Sat, May 11, 2019 - Page 12 News List

Strike slashes 75% off China Airlines’ pre-tax profit in Q1

LINGERING PAIN:The strike ended in February, but revenue for March still fell 0.62 percent year-on-year as many passengers canceled their bookings

By Kao Shih-ching  /  Staff reporter

China Airlines Ltd’s (中華航空) pre-tax profit for the first quarter declined 75 percent year-on-year to NT$42.361 million (US$1.37 million) due to a strike by pilots during the Lunar New Year holiday, but the airline yesterday said that its profits are expected to recover in the second quarter.

The strike in February forced the airline to cancel 214 flights and it posted revenue of NT$12.43 billion that month, NT$700 million less than the NT$13.13 billion it posted a year earlier, corporate data showed.

Although the strike ended in February, China Airlines’ revenue for March still fell 0.62 percent year-on-year to NT$13.76 billion, as many passengers were afraid the strike would continue into that month and canceled their bookings, spokesman Jason Liu (劉朝洋) told the Taipei Times by telephone.

With 12.68 percent revenue growth in January offsetting the declines in February and March, the airline’s total revenue for the first quarter rose 2.07 percent year-on-year to NT$40.47 billion, the data showed.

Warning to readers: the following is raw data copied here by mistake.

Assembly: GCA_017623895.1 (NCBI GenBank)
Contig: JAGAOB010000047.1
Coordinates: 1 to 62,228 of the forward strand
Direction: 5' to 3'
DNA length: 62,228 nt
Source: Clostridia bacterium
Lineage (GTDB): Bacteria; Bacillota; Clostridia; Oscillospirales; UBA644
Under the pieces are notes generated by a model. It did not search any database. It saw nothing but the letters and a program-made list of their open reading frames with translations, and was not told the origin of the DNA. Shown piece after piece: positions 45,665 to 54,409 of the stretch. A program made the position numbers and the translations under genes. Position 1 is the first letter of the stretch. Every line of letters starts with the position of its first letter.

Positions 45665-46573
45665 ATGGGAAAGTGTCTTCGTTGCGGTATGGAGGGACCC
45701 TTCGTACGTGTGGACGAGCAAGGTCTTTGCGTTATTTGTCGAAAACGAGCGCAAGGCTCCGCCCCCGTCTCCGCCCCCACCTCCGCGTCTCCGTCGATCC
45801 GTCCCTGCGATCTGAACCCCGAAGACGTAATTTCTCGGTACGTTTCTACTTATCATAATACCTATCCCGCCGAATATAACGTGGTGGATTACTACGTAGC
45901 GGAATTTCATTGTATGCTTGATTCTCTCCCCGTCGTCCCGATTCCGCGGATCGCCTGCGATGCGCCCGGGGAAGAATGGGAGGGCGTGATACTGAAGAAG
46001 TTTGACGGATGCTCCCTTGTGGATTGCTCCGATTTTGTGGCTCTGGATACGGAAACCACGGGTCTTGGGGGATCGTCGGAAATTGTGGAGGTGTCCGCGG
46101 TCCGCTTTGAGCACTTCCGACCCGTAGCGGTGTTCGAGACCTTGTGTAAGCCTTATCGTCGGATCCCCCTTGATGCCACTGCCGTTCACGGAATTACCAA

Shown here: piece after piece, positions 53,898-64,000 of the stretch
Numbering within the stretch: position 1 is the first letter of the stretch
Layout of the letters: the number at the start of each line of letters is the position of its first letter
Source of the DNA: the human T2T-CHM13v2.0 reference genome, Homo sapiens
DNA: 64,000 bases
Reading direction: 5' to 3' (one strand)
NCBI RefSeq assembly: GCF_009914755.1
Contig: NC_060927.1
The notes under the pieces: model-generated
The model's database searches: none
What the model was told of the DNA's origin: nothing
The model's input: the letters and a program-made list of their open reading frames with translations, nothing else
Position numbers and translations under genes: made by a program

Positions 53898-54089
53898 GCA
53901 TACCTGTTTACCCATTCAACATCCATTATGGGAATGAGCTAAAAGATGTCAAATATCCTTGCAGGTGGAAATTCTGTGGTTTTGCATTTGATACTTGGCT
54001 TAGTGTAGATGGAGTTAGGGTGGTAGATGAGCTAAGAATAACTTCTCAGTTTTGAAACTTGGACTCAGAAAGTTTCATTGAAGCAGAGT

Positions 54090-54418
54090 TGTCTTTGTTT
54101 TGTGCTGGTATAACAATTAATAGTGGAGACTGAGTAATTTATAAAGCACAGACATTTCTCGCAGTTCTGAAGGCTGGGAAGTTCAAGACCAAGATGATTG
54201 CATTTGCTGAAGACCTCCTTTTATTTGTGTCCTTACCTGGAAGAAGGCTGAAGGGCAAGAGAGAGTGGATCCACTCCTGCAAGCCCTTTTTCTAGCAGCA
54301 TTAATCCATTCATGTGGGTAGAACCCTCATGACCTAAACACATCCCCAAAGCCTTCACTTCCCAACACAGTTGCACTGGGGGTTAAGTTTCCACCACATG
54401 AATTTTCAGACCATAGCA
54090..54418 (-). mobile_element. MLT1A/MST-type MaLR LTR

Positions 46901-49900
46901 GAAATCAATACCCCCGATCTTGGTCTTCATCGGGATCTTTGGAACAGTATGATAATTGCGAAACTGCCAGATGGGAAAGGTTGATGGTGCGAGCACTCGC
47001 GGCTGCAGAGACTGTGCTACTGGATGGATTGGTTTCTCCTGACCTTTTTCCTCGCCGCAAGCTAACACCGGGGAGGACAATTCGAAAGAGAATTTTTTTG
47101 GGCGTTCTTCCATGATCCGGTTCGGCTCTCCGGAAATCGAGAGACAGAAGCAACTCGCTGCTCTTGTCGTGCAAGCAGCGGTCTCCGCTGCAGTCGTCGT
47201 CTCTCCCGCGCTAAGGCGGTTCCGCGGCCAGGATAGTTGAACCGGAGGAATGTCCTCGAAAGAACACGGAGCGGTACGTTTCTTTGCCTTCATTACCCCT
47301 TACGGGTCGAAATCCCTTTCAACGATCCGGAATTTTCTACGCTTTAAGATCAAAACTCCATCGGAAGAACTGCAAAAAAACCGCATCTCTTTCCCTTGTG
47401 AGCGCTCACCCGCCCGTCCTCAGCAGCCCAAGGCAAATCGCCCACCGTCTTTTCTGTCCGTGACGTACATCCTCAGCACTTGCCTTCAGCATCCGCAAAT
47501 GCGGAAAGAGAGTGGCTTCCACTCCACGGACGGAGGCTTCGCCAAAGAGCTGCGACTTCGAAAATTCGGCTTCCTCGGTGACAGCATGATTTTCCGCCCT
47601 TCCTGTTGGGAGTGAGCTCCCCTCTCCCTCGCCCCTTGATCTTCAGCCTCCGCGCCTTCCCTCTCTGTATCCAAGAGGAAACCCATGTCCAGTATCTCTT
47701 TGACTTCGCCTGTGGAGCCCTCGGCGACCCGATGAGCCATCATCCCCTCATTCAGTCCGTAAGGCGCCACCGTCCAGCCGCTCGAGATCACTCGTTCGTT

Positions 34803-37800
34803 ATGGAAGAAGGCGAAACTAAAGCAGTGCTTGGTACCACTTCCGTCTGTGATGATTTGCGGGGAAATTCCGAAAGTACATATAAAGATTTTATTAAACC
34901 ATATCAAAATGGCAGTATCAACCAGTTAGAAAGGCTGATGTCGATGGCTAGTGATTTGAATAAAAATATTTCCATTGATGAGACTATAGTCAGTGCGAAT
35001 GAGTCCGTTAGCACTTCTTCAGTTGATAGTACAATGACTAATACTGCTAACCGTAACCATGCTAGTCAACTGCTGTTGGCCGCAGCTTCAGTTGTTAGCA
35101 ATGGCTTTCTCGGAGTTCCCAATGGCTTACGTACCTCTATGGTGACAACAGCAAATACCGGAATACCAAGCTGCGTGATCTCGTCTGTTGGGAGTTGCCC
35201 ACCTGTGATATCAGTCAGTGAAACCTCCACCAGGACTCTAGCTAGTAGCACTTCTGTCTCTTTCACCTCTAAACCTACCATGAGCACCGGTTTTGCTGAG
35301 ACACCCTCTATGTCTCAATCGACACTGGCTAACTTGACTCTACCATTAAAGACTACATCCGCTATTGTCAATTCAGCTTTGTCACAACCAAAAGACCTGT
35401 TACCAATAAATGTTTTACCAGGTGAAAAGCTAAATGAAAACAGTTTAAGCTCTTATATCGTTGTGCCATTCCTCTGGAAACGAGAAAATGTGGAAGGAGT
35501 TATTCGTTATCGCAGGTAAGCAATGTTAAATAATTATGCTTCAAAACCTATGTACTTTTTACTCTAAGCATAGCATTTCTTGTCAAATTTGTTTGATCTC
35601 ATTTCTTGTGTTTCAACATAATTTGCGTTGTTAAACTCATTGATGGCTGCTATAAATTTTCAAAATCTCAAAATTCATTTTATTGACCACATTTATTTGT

However, China Airlines’ pre-tax profit declined due to increased operational costs, as it had to dispatch more pilots based on an agreement reached with the pilots’ union and compensate customers whose flights were delayed during the strike, it said.

“We did not do well in the first quarter due to the strike, but thankfully revenue for April has rebounded, reporting positive annual growth,” Liu said.

Despite that, the second quarter is usually the slow season, but the airline expects revenue to improve compared with the first quarter, Liu added.

Meanwhile, the airline’s board of directors on Wednesday decided that the firm would lease 17 Airbus A321neo aircraft to replace some of its older planes in 2021, Liu said.

The firm is also in negotiations with Airbus to buy 11 A321neo aircraft, with an option for five more, Liu said, adding that the firm could not yet reveal the cost of the purchase.

The new planes would be used on routes from Taiwan to other Asian nations and they would boost the airline’s fuel efficiency, he said.

The board of directors also agreed that subsidiary, low-cost carrier Tigerair Taiwan Ltd (台灣虎航), would pursue an initial public offering in the fourth quarter of this year, the airline said.

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